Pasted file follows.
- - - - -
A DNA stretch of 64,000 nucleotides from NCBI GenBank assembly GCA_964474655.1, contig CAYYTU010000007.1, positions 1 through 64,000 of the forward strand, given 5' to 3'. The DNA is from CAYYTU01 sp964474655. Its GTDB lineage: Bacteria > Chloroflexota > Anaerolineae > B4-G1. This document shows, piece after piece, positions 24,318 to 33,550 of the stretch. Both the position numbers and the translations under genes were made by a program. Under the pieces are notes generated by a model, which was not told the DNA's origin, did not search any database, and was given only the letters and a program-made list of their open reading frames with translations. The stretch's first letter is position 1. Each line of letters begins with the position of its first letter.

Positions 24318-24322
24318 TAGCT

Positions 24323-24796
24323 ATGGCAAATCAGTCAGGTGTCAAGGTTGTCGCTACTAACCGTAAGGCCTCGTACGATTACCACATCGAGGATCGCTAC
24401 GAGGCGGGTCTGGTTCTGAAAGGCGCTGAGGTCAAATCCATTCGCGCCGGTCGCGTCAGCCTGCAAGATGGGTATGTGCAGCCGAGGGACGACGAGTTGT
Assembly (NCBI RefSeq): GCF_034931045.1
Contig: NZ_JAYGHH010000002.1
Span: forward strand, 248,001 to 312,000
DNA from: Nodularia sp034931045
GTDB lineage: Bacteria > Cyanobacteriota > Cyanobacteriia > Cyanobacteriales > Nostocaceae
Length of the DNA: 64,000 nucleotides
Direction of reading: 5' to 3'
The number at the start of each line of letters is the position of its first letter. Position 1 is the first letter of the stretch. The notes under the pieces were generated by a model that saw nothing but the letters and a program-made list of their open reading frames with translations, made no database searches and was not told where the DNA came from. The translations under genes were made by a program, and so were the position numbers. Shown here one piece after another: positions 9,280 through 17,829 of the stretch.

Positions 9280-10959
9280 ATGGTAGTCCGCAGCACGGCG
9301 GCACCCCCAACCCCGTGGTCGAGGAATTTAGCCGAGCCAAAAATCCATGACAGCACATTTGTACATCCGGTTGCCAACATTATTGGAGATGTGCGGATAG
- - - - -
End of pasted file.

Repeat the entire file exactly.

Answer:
A DNA stretch of 64,000 nucleotides from NCBI GenBank assembly GCA_964474655.1, contig CAYYTU010000007.1, positions 1 through 64,000 of the forward strand, given 5' to 3'. The DNA is from CAYYTU01 sp964474655. Its GTDB lineage: Bacteria > Chloroflexota > Anaerolineae > B4-G1. This document shows, piece after piece, positions 24,318 to 33,550 of the stretch. Both the position numbers and the translations under genes were made by a program. Under the pieces are notes generated by a model, which was not told the DNA's origin, did not search any database, and was given only the letters and a program-made list of their open reading frames with translations. The stretch's first letter is position 1. Each line of letters begins with the position of its first letter.

Positions 24318-24322
24318 TAGCT

Positions 24323-24796
24323 ATGGCAAATCAGTCAGGTGTCAAGGTTGTCGCTACTAACCGTAAGGCCTCGTACGATTACCACATCGAGGATCGCTAC
24401 GAGGCGGGTCTGGTTCTGAAAGGCGCTGAGGTCAAATCCATTCGCGCCGGTCGCGTCAGCCTGCAAGATGGGTATGTGCAGCCGAGGGACGACGAGTTGT
Assembly (NCBI RefSeq): GCF_034931045.1
Contig: NZ_JAYGHH010000002.1
Span: forward strand, 248,001 to 312,000
DNA from: Nodularia sp034931045
GTDB lineage: Bacteria > Cyanobacteriota > Cyanobacteriia > Cyanobacteriales > Nostocaceae
Length of the DNA: 64,000 nucleotides
Direction of reading: 5' to 3'
The number at the start of each line of letters is the position of its first letter. Position 1 is the first letter of the stretch. The notes under the pieces were generated by a model that saw nothing but the letters and a program-made list of their open reading frames with translations, made no database searches and was not told where the DNA came from. The translations under genes were made by a program, and so were the position numbers. Shown here one piece after another: positions 9,280 through 17,829 of the stretch.

Positions 9280-10959
9280 ATGGTAGTCCGCAGCACGGCG
9301 GCACCCCCAACCCCGTGGTCGAGGAATTTAGCCGAGCCAAAAATCCATGACAGCACATTTGTACATCCGGTTGCCAACATTATTGGAGATGTGCGGATAG